How do I reach [this] kid? Let me be blunt: You probably don't. This is a person who is so intransigent that you effectively need to black-tag them. A hard lesson is that you can't save everyone. At this point the priority is to make some kind of defense so you aren't overly stressed, psychologically damaged, or burnt out. A couple personal reactions to ...

15

Due to low enrollment, my AP Calc class was filled with the students who otherwise would have taken Pre-Calc this year. So you can imagine that "How much do you really need to know to see the bigger picture in calculus?" has been on my mind lately. Here's where my thoughts have fleshed out in regards to trig so far. Periodic behavior is widespread ...

13

I don't see my thoughts expressed by anyone here so perhaps I can chip in! I'm currently a graduate student but I was once that kind of bright bored student you are talking about. I had my fair share of boredom, lost motivation, exciting learning, disappointment and enthusiastic crankery. I can tell you that taking more interesting courses and finding good ...

12

One of the benefits of practice is a deeper understanding. I don't care how fast you get the answer, but I hope you are not adding by columns when you add 101+99. And that's why thinking of practice as equivalent to drill may be problematic. Maria Droujkova talks about how you need to love something to learn it well. If we want kids to learn the times ...

12

When I was a calculus TA last semester, I was able to recruit tons of students to my office hours. Here are some tips: Hold test reviews just before midterms/finals. These were my best attended hours! Also, some students who came to these started coming to other office hours later in the semester. At your test reviews, provide materials for the students to ...

12

As I imagine your interaction with the students, each of you had the following mental picture of what is going on. This is obviously a big assumption about the nature of the class and of your own personality, but the gap I describe is definitely there regardless of the details. You: A differential equation (which is synonymous with a system thereof) is a ...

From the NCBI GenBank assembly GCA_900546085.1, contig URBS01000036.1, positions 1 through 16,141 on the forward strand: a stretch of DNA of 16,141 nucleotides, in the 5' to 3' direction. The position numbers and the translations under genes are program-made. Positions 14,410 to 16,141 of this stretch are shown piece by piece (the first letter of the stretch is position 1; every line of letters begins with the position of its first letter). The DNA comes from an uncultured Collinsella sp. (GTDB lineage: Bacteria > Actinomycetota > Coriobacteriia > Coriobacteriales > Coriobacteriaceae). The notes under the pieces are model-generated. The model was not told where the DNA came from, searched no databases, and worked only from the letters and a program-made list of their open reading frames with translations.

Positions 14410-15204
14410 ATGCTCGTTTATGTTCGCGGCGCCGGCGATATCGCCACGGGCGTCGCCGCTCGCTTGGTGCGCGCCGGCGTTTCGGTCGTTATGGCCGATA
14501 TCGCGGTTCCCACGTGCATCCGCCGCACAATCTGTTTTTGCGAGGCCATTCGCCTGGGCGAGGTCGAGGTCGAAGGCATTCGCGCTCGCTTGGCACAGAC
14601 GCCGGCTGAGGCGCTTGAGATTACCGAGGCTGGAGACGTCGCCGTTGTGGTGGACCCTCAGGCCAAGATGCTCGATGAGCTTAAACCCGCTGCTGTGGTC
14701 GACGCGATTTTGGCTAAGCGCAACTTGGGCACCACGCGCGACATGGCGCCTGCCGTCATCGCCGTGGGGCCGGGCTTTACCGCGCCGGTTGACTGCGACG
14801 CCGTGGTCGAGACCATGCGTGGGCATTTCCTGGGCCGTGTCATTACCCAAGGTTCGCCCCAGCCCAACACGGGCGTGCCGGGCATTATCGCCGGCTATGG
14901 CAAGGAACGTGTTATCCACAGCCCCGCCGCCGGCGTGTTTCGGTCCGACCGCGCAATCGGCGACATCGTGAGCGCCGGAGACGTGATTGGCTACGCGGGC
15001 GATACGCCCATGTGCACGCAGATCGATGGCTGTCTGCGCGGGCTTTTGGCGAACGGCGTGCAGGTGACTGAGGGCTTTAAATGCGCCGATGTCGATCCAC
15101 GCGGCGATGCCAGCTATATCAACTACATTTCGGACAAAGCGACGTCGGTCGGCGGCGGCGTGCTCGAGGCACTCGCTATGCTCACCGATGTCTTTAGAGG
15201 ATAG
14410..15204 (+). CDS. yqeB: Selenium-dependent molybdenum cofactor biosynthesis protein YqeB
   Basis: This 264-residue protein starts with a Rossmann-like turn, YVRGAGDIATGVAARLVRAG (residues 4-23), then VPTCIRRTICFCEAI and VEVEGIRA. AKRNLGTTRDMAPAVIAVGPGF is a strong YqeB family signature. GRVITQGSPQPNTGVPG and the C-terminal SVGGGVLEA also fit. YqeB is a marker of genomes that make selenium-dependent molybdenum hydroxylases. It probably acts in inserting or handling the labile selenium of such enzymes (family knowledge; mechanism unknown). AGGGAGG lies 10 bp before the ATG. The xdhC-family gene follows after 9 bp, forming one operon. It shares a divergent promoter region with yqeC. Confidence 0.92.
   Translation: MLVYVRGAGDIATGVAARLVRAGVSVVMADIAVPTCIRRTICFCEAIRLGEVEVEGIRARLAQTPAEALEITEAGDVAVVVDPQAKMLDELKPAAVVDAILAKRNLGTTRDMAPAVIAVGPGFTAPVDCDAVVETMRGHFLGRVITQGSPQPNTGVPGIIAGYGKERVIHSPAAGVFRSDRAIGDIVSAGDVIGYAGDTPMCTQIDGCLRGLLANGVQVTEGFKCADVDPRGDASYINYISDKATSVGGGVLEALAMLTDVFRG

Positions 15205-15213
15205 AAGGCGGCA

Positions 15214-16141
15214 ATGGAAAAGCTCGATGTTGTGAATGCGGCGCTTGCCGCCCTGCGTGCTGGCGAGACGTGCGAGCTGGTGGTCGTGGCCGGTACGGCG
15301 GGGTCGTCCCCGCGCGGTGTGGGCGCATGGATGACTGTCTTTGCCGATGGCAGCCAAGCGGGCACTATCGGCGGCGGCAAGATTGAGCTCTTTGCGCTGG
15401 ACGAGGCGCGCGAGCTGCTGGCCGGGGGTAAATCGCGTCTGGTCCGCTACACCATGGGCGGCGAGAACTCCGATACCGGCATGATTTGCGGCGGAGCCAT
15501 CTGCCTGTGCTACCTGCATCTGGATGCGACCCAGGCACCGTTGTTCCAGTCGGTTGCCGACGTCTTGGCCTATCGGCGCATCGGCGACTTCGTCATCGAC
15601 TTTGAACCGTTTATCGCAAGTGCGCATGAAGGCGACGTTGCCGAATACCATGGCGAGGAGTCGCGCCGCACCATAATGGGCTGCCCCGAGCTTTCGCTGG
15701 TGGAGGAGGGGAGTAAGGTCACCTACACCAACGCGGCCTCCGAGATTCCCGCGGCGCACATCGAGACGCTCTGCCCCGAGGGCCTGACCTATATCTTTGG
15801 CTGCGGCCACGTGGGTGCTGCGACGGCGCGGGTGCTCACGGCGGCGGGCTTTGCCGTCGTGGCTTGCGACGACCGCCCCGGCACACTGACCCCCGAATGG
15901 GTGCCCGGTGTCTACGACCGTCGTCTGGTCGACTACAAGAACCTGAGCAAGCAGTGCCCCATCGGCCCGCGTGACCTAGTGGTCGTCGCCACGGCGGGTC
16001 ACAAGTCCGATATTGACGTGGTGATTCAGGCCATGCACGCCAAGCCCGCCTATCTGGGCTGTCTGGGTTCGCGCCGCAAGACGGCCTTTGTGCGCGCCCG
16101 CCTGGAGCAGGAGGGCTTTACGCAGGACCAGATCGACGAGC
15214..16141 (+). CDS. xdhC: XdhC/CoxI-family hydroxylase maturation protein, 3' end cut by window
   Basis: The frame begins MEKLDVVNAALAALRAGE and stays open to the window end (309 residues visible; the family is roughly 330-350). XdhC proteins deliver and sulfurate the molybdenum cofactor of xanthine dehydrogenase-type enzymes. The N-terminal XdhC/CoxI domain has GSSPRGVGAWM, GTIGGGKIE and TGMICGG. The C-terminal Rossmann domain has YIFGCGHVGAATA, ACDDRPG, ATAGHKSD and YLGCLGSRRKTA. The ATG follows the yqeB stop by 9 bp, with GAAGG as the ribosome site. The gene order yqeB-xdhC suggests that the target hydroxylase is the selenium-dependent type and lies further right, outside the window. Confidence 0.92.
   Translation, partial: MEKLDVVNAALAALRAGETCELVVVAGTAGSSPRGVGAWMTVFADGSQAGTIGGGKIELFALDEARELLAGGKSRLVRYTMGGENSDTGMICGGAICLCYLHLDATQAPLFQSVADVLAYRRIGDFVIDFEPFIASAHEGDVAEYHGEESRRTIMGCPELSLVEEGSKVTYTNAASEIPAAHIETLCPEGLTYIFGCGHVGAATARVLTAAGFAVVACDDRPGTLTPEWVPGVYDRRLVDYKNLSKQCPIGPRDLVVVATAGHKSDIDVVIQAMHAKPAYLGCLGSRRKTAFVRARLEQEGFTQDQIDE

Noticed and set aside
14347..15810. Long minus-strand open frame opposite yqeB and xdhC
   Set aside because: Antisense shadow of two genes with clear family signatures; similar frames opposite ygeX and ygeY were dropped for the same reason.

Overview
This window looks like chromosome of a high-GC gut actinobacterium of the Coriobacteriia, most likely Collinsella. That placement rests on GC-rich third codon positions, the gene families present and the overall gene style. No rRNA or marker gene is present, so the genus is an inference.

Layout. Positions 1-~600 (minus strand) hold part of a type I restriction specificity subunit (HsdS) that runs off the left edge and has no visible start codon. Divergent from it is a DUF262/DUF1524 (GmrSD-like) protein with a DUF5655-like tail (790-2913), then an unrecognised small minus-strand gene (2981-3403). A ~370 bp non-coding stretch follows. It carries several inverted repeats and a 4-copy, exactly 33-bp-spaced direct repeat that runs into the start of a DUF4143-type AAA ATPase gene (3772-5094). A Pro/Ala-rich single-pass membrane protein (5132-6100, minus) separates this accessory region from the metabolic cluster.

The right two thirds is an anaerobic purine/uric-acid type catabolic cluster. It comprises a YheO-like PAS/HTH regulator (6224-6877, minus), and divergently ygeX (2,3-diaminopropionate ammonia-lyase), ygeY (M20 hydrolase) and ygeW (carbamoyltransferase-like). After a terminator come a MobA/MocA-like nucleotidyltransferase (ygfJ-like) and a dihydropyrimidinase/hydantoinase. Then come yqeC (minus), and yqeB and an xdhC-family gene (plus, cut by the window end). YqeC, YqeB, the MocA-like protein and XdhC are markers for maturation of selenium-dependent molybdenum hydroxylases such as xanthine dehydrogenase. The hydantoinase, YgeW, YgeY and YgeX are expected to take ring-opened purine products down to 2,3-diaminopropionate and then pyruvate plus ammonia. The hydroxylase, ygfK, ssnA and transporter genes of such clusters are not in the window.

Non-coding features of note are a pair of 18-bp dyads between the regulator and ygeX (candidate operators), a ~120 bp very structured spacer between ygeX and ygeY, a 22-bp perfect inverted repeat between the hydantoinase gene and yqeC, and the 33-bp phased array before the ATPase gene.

12

I strongly believe that the best tutoring skill to have is to identify one issue they need to fix, then on the spot, craft a new, simpler question. If you give them the right simplified question, they will make one error -- and as you point out, it is easy to correct one error. Once they feel confident, you can give them a new question in which they will ...

12

The inabilities described in the question don't strike me as either particularly unusual nor as clear signs of a neurological learning disability. They strike me as more likely the passivity and mental shutdown that one frequently encounters in students who, whether consciously or unconsciously, are hiding a sense of incapacity, inability, confusion, etc. ...

12

If you are a private tutor, hired by an undergrad or adult student, or hired by the parents of a student in 6-12 (middle school/high-school), then I'd suggest that when you meet with a "client" as a potential tutor, that you develop a contract with the student and/or parents to make clear your expectations: what is the minimum level of participation/effort ...

11

Homework (and exam) solutions should be published, at the very least to enable students to request regrading. Yes, many students never look at the solutions (I even have a stack of homework and exams from last term that they didn't even bother to pick up). But that some don't bother isn't reason enough to deprive those who are interested of being able to ...